Wednesday, May 21, 2008

Three Pictures of Christ in Genesis - Part 1

The next three posts are from a discusion board question in my Old Testament Survey class at Liberty University. The discusion is: Find three ways that Jesus Christ is pictured in the book of Genesis and discuss how each one relates to Jesus either in His person (deity) or in His work. Be specific.

From the very beginning of the book of Genesis, we can see Jesus, because as we read anything of God, one can never picture God without picturing Jesus and the Holy Spirit there. The Trinity is made of three persons, but of one essence. Therefore anything involving one, in effect involves all three. As God spoke the world into being in Genesis 1, we correlate that with John 1:2-3, “He was with God in the beginning. 3 Through him all things were made; without him nothing was made that has been made.” (NIV) We cannot look at the very beginning words of Genesis without seeing the deity and person of Jesus. Adam Clarke’s Commentary puts it this way,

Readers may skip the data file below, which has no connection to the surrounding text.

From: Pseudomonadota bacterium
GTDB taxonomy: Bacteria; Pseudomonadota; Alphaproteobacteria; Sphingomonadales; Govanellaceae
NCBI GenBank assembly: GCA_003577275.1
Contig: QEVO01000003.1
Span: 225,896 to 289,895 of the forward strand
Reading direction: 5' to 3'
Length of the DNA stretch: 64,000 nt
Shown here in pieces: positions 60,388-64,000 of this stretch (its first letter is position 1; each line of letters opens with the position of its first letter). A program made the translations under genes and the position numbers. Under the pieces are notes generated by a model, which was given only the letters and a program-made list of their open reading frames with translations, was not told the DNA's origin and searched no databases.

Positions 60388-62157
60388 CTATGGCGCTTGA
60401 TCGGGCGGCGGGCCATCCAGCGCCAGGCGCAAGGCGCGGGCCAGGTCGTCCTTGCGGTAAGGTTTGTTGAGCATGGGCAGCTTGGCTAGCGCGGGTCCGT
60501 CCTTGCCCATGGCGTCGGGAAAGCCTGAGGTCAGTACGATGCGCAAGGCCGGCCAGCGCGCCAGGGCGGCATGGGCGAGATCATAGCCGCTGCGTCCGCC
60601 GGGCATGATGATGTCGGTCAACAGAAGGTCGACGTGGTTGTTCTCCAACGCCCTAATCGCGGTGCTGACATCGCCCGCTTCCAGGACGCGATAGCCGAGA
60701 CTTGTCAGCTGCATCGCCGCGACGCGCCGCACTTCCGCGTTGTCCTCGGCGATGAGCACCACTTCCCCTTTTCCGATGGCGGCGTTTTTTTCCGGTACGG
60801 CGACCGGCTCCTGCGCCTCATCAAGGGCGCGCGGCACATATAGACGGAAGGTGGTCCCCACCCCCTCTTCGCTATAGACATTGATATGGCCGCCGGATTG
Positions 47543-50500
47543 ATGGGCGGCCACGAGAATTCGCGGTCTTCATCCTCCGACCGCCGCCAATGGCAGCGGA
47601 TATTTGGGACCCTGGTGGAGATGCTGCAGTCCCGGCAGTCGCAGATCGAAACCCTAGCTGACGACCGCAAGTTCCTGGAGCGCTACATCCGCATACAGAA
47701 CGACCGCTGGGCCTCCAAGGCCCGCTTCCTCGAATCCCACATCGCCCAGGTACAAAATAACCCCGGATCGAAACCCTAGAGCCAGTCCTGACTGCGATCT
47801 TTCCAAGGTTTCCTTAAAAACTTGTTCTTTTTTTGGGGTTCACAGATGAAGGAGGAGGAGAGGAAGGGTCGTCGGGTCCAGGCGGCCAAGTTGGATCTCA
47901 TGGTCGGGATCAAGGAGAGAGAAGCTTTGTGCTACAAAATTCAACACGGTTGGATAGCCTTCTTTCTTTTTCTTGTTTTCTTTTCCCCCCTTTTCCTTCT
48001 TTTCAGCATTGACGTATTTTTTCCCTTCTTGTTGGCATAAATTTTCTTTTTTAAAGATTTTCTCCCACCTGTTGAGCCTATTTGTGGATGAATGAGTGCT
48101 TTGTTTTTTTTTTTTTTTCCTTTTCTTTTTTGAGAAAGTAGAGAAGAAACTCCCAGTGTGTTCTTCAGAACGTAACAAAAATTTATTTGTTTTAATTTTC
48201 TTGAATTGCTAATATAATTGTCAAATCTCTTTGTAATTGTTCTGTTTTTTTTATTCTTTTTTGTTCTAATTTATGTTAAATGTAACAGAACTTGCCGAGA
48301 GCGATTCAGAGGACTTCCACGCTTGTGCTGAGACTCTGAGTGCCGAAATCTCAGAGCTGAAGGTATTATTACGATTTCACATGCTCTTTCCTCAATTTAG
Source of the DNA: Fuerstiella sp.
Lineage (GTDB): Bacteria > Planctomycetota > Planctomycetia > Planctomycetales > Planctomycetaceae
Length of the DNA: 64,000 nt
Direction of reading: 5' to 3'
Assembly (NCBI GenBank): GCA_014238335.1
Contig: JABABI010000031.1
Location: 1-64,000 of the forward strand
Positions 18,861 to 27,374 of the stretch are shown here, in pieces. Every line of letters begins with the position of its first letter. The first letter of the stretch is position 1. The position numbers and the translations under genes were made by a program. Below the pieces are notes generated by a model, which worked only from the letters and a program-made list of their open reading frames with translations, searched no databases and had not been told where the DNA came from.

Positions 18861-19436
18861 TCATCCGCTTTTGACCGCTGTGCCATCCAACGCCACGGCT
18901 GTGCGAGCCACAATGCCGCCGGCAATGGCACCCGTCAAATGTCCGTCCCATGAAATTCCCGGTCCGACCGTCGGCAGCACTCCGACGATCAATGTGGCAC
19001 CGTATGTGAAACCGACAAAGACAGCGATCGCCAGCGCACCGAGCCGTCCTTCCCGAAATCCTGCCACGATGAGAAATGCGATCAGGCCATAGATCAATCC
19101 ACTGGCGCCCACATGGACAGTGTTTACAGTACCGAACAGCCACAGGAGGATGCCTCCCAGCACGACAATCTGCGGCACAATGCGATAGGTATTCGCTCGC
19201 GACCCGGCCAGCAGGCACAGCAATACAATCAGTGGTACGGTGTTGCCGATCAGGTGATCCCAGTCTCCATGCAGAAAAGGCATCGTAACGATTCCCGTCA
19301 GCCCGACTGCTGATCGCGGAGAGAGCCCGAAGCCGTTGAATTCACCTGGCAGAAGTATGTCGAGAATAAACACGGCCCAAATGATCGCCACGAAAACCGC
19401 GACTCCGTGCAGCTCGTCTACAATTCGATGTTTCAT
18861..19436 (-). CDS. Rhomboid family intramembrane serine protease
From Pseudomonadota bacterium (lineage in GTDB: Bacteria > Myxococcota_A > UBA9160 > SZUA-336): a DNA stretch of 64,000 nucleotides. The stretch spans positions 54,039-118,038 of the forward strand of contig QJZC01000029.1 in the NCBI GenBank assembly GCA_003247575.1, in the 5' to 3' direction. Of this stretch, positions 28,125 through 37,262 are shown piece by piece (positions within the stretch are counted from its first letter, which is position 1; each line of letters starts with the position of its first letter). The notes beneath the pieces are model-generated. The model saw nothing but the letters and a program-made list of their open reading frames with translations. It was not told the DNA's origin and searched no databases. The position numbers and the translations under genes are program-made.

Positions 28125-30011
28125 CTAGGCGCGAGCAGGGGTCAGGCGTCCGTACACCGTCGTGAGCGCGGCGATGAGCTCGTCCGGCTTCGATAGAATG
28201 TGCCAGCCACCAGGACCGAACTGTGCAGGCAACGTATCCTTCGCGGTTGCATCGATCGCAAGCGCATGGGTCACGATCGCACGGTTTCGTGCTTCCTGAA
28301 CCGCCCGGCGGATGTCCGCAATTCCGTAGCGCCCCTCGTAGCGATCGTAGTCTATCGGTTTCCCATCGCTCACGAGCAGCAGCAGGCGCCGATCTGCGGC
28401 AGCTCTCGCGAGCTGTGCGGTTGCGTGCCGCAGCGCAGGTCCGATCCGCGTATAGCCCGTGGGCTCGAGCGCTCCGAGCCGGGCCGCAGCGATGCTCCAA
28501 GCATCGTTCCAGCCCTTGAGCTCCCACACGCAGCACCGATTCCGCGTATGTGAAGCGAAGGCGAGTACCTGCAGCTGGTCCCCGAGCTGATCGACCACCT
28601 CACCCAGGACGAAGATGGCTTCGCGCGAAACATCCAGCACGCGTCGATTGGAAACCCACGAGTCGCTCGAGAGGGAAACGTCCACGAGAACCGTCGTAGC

…GOD is said to have created all things: in this verse, Christ is said to have created all things: the same unerring Spirit spoke in Moses and in the evangelists: therefore Christ and the Father are ONE. To say that Christ made all things by a delegated power from God is absurd; because the thing is impossible.[1]

Clarke goes on to explain,

God cannot delegate his omnipotence to another: were this possible, he to whom this omnipotence was delegated would, in consequence, become God; and he from whom it was delegated would cease to be such: for it is impossible that there should be two omnipotent beings.[2]


[1] Adam Clarke's Commentary, Electronic Database. Copyright (c) 1996 by Biblesoft, (John 1:3)
[2] Ibid

No comments: